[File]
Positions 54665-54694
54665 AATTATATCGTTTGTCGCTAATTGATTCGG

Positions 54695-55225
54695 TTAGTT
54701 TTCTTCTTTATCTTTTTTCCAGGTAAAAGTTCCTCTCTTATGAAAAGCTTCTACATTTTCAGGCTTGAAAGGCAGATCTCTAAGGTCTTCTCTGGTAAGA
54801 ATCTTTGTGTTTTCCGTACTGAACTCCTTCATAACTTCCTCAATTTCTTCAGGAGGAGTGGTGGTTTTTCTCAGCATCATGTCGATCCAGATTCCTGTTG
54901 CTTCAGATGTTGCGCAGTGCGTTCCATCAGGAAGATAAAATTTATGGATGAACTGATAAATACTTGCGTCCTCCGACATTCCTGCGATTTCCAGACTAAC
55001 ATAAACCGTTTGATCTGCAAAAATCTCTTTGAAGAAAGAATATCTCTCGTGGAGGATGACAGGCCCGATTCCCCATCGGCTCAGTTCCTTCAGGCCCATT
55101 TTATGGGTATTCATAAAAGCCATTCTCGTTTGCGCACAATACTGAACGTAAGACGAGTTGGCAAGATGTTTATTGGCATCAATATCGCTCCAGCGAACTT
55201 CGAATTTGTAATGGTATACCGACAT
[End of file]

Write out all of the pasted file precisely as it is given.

Positions 54665-54694
54665 AATTATATCGTTTGTCGCTAATTGATTCGG

Positions 54695-55225
54695 TTAGTT
54701 TTCTTCTTTATCTTTTTTCCAGGTAAAAGTTCCTCTCTTATGAAAAGCTTCTACATTTTCAGGCTTGAAAGGCAGATCTCTAAGGTCTTCTCTGGTAAGA
54801 ATCTTTGTGTTTTCCGTACTGAACTCCTTCATAACTTCCTCAATTTCTTCAGGAGGAGTGGTGGTTTTTCTCAGCATCATGTCGATCCAGATTCCTGTTG
54901 CTTCAGATGTTGCGCAGTGCGTTCCATCAGGAAGATAAAATTTATGGATGAACTGATAAATACTTGCGTCCTCCGACATTCCTGCGATTTCCAGACTAAC
55001 ATAAACCGTTTGATCTGCAAAAATCTCTTTGAAGAAAGAATATCTCTCGTGGAGGATGACAGGCCCGATTCCCCATCGGCTCAGTTCCTTCAGGCCCATT
55101 TTATGGGTATTCATAAAAGCCATTCTCGTTTGCGCACAATACTGAACGTAAGACGAGTTGGCAAGATGTTTATTGGCATCAATATCGCTCCAGCGAACTT
55201 CGAATTTGTAATGGTATACCGACAT